Stand united, not divided

The outbreak of the respiratory disease caused by the Coronavirus Disease 2019 (COVID-19) has left a large impact on the entire world. One of several strains of coronavirus, the spread of COVID-19 is currently a public health emergency, with cases in at least 48 countries at the time of publication, according to a New York Times article. Over 82,000 people around the world have been infected, according to a BBC article. As of print time, the university is restricting official travel to mainland China and Korea, effective Feb. 26, based on the Centers for Disease Control and Prevention (CDC) travel advisories, wrote Provost Lisa Lynch in a community-wide email sent on Feb. 26.

The coronavirus outbreak has led to an increase in xenophobic attacks on Asian and Asian American communities, according to a CNN article. A Los Angeles Times article described people of Asian descent, in particular, having to field “vitriolic attacks in public spaces, including suspicious looks and nasty comments.” These same concerns are present on the Brandeis campus, which Lynch addressed in an email dated Feb. 9. In this email, Lynch asks community members to be aware that this is an “especially stressful time for members of [the] community who are affected by the coronavirus because of its impact on their families and communities or the stigma they may be experiencing in public settings.” Lynch concluded the email by asking “everyone to treat one another with dignity and respect, so that we sustain the supportive, inclusive, and compassionate community that is rooted in our founding values.”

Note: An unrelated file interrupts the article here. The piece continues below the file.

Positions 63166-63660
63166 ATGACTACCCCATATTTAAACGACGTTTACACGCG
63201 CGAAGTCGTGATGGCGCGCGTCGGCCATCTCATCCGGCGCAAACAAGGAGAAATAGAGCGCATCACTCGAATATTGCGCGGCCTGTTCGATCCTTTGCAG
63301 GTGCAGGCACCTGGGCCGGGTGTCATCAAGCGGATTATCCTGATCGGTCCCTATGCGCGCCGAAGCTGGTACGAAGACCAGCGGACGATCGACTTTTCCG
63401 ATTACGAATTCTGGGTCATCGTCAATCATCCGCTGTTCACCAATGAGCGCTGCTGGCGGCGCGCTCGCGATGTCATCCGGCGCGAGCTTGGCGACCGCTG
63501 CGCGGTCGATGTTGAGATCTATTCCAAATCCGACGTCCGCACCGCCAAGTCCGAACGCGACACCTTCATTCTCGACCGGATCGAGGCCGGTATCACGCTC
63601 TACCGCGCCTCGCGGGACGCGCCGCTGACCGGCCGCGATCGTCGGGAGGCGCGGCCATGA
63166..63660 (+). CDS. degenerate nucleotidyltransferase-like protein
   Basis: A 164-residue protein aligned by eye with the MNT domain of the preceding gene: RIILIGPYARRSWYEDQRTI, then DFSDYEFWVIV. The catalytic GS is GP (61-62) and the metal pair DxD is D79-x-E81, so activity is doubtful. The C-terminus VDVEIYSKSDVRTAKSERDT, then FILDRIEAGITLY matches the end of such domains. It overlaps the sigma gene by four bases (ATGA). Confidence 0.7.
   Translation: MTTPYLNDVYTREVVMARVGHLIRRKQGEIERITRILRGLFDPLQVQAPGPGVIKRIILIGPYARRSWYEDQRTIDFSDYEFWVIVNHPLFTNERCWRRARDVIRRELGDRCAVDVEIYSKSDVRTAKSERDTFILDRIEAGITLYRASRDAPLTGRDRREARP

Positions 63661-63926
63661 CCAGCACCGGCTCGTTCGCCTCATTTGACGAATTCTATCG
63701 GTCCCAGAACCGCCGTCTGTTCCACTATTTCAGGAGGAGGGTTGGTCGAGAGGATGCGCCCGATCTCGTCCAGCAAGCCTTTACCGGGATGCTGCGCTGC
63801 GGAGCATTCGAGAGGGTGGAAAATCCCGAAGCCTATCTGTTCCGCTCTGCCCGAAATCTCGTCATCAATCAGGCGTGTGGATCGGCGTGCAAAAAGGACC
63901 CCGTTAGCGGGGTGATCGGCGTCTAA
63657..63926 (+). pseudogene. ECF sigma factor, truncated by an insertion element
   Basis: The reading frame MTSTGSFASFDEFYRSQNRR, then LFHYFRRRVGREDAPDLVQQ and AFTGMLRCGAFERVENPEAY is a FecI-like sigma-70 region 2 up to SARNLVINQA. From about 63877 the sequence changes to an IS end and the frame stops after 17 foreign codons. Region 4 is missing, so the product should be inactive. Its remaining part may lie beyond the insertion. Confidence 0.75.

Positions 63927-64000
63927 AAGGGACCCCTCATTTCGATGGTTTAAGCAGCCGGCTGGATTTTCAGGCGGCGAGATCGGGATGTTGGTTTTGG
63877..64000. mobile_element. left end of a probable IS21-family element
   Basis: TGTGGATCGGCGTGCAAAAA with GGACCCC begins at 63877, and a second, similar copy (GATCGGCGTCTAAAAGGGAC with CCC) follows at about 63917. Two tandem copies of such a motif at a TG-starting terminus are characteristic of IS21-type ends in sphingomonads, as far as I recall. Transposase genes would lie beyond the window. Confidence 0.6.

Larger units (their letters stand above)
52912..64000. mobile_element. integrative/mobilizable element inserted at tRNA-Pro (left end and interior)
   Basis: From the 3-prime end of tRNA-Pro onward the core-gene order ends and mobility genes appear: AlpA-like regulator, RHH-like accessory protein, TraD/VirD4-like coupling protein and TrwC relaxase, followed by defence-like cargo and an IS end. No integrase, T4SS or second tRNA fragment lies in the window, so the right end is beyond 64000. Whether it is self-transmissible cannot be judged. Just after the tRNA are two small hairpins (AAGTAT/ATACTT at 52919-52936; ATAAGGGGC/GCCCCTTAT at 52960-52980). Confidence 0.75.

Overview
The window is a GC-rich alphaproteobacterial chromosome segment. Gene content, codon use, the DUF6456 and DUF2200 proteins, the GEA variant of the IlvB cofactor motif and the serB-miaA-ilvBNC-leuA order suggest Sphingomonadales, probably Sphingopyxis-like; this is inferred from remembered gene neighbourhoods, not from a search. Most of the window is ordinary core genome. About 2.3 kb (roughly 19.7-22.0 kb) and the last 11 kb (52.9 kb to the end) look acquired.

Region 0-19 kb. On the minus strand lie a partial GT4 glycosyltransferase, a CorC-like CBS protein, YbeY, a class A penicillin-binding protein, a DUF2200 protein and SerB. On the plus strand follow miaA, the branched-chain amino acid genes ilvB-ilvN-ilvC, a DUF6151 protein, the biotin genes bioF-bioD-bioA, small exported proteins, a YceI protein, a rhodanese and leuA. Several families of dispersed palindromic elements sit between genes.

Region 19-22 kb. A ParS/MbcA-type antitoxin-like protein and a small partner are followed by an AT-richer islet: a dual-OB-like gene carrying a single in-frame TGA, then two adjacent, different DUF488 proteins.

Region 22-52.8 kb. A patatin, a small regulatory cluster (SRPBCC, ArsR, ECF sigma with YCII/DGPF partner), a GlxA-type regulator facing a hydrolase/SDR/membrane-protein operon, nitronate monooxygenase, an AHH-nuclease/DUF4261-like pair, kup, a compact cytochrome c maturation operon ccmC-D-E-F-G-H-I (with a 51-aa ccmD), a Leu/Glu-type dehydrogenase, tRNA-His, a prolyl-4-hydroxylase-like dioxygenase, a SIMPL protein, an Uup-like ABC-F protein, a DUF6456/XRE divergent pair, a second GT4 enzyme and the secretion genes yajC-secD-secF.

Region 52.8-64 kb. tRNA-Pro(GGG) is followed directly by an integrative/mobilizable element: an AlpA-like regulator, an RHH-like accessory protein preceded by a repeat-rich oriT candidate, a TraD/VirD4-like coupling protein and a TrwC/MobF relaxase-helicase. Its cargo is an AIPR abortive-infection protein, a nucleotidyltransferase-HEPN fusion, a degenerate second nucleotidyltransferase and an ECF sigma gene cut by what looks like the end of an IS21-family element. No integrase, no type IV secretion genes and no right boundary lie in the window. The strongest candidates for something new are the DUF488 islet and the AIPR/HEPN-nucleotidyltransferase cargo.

We, the editorial board of The Brandeis Hoot, would like to extend well wishes to any students, faculty, staff or community members who may be impacted by COVID-19. During these challenging times, we urge students to treat fellow peers with respect, especially any Asian or Asian American students who may be facing stigma in public settings regarding the spread of the virus. 

There are many historically racist stereotypes that specifically target Asian Americans. The yellow peril, which perpetuated the belief that working-class Chinese laborers were “filthy yellow hoards,” began in the 1870s and is resurfacing in the midst of this epidemic, according to a CNN analysis.  If you see someone cough or sneeze, do not immediately assume that they have COVID-19. If you see someone wearing a mask, it does not mean that they are sick or contagious, as they are likely protecting both themselves and people around them from infections. If you avoid Chinese restaurants or markets, it does not make you safer from the virus, but rather perpetuates these cycles of fear and hate.

Although it may feel easier to make rash judgments and assumptions, it is important to be aware of biases and actively shift away from such thoughts. We should support members of our community that are impacted by COVID-19, and each other. We should stand together, rather than creating more division. Brandeis’ founding values include community and respect, and these should be followed, even in potentially stressful times. As of today, we do not know what the situation in the United States will be like in a few weeks time, and the situation is always evolving as we learn more about the virus. 

It is possible to be both conscientious of our personal hygiene and respectful to community members. As Provost Lynch mentioned in the email sent on Feb. 9, influenza activity is still “elevated” in the greater Boston area. Students can reduce the risk of getting and spreading viral illnesses by covering coughs, avoiding touching the face, getting the flu shot—available for free at the Health Center—and washing and sanitizing hands frequently, both of which should be made easier by the updated soap dispensers and recently installed hand sanitizer dispensers around campus. 

Editor’s note: Editor Sabrina Chow did not contribute to the writing or editing of this editorial.

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